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"Staying together for the kids"

(10 Posts)
honeyandsalt Sat 06-Aug-11 15:57:14

"I would leave it it weren't for the children" seems to keep coming up again and again and again, ad nauseum.

So I thought I'd ask you all to think back to your childhoods - if your parents had stayed in an abusive, uncaring, or otherwise unwise relationship for your benefit, would you be grateful?

My personal experience is that I rather suspect my mother would have left my father 25 or more years ago if it hadn't been for us. And I wish she had - not that I would never have wanted to see him again, I love my dad, but their toxic marriage poisoned all of our childhoods.

Should couples stay together solely for the kids?

GypsyMoth Sat 06-Aug-11 16:03:43

No way should they! No

WinduhPAYNE Sat 06-Aug-11 16:06:20

Sometimes I think this reason is used as the person lacks the courage/energy/finances to start over.

I agree that staying together for the kids is a poor choice, but relationships can be complicated

Gastonladybird Sat 06-Aug-11 16:07:58

No for reasons you state I'm your op. But agree with winduh it's a reason not to go as people can't face it

honeyandsalt Sat 06-Aug-11 16:28:08

Yeah I think you're right, after all they're still together and we've all left home now!

jamaisjedors Sat 06-Aug-11 16:36:07

Abusive is one thing. Uncaring? Is that enough reason to upturn your DC's lives?

Although I also wished my parents would divorce when I was a child, due to the fighting and the way my dad treated us.

A bit different when your DC idolise their father but you just don't get along anymore?

honeyandsalt Sat 06-Aug-11 19:37:28

But if you "just don't get along anymore" you're not creating a positive home environment, it's nasty to live in no matter how much the kids idolise their parents. Much better to spend quality dedicated time with Dad and co-parent than stay in a miserable, unhappy marriage imho.

create Sat 06-Aug-11 19:47:48

What about if you get along OK, are generally friendly and polite/repectful to each other, care about each other in the way of old friends, but just don't believe you were "meant to be" anymore?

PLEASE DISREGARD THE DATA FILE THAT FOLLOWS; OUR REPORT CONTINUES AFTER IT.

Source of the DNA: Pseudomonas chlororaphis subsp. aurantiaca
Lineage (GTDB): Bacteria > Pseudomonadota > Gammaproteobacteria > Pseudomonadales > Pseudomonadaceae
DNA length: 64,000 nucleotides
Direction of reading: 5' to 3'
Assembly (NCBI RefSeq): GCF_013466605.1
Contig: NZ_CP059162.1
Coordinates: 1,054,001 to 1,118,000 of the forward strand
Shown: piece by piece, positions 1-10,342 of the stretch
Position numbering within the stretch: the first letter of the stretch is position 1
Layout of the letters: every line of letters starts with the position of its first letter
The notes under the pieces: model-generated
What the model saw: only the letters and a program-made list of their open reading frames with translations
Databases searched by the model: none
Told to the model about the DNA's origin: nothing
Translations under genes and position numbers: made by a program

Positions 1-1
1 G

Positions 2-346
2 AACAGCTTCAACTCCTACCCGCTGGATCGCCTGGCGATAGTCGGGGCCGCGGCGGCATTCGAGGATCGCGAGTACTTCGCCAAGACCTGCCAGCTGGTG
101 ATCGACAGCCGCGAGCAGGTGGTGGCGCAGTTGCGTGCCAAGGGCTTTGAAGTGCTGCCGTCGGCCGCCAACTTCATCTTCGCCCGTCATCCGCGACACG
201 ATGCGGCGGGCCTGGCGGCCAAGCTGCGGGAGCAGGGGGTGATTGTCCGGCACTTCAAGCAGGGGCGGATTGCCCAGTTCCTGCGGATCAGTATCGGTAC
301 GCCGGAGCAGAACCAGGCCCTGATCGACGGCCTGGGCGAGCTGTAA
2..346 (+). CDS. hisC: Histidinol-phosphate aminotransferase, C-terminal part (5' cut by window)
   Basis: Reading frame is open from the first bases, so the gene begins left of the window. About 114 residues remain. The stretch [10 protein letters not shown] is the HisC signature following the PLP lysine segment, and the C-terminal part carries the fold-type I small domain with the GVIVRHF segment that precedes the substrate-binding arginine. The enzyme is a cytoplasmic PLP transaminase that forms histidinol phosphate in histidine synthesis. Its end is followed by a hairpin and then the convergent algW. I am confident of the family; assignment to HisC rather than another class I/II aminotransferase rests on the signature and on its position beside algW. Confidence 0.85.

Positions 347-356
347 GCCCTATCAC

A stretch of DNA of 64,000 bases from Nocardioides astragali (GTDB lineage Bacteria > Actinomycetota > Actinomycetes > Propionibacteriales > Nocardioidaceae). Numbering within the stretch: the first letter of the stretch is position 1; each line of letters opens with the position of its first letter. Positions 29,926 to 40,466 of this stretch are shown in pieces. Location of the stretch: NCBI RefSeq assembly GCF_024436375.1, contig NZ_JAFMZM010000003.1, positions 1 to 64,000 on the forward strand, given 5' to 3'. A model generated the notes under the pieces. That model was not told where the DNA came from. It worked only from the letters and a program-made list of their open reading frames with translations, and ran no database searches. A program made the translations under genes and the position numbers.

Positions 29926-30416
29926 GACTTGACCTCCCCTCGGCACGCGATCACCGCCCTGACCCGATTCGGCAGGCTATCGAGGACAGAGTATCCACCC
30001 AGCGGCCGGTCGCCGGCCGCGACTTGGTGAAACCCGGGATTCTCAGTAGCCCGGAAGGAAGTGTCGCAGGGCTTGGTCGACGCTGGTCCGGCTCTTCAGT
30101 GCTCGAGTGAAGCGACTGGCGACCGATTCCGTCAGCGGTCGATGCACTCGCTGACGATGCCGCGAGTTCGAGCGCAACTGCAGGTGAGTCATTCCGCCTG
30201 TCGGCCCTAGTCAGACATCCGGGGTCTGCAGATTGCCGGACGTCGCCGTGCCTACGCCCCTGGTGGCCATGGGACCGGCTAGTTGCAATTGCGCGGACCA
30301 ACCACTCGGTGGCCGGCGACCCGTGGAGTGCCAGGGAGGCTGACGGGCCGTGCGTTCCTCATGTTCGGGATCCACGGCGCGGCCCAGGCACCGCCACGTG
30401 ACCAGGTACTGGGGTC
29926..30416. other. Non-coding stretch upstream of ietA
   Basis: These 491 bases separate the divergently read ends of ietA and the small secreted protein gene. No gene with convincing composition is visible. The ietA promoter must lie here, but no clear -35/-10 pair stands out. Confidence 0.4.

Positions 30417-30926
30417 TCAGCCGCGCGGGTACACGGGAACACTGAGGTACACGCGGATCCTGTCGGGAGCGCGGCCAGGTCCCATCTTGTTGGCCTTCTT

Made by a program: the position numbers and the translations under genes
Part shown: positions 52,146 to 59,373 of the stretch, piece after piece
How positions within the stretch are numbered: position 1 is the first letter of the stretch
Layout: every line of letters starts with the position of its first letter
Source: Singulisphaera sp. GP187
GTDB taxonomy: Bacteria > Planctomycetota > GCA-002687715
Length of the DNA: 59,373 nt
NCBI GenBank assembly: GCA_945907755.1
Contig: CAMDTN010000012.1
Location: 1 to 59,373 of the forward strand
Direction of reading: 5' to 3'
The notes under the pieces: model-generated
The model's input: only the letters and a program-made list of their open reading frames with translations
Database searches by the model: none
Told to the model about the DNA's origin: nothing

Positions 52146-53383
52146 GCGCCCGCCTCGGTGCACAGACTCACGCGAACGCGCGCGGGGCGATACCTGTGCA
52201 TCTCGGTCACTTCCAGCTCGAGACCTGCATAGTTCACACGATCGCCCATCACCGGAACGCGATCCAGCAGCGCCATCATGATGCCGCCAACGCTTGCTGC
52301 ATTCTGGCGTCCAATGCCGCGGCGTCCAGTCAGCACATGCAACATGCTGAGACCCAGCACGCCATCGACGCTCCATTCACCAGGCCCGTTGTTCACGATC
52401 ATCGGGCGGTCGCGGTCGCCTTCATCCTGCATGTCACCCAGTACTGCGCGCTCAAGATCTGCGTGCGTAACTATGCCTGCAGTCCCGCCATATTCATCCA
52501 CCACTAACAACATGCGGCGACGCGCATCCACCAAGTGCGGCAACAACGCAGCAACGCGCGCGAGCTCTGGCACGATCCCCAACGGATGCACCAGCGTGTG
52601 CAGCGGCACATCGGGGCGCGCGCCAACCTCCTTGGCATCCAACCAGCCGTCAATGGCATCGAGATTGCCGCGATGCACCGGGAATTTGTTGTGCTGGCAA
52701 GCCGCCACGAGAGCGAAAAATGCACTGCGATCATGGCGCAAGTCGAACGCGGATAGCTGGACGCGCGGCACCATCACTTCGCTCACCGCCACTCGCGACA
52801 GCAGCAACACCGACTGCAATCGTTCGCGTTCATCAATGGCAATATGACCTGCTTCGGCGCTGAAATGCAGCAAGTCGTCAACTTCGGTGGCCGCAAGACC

My parents had a spell when they rowed constantly and perhaps if they'd come from different family background (i.e divorce was an option for them) they might have split - I certainly worried that they would. They're still together though and that time passed, as it could for many people if given the chance - afterall that period when you might stay together "for the chiildren" is usually a difficult time, when it's hard to remember who you are as individuals, for everyone.

susiedaisy Sat 06-Aug-11 19:53:14

There was a thread similar to this a year or so ago and the overall opinion was not to stay together for the kids, and some of the posts from adults who's parents did stay in an unhappy/abusive home for the sake of the kids were harrowing to read and had effected every aspect of their adult life, I have recently separated from exH who was abusive and it's the best thing we ever did. It's hard, scary, and time consuming but we are all so much better for it!

confidence Sat 06-Aug-11 21:13:11

My parents stayed in a disastrous and loveless marriage (though not with any kind of physical abuse or violence) and it fucked all of us deeply. I don't remember ever wishing my parents would divorce, and can never know how things would have been if they did, but I remember wondering why they didn't.

I would say however that "staying together for the kids" can mean two very different things. It can mean staying together in a poisonous relationship with no concept that it might be otherwise or intention to change anything, as my parents did. Or it can mean deciding to stay together and try your damnedest to put things right, because you see how important that is for the kids, when you probably wouldn't bother doing so if you didn't have kids.

DW and I did the latter after DS was born. Three years of absolute hell, a year of no sex, several periods of looking seriously at flats for me to move into. Somehow never quite making the jump, hanging on by the barest of threads and eventually, JUST, turning a corner and starting the long road to recovery. I'm sure if you'd asked either of us then why we were flogging such an apparently dead horse rather than doing the "obvious" thing, DS would have been the main answer.

We are now happier together than ever, have a great relationship and a great family. DS is fantastic and I still wake up in the morning and count my lucky stars that I didn't sacrifice being behind him 24/7. His younger sister is fantastic too and, thankfully, never had to experience the kind of emotional insecurity that he did.

If I'd been too quick to see what my parents had done as the only kind of "staying together for the kids", things might have been very different - and not in a good way.

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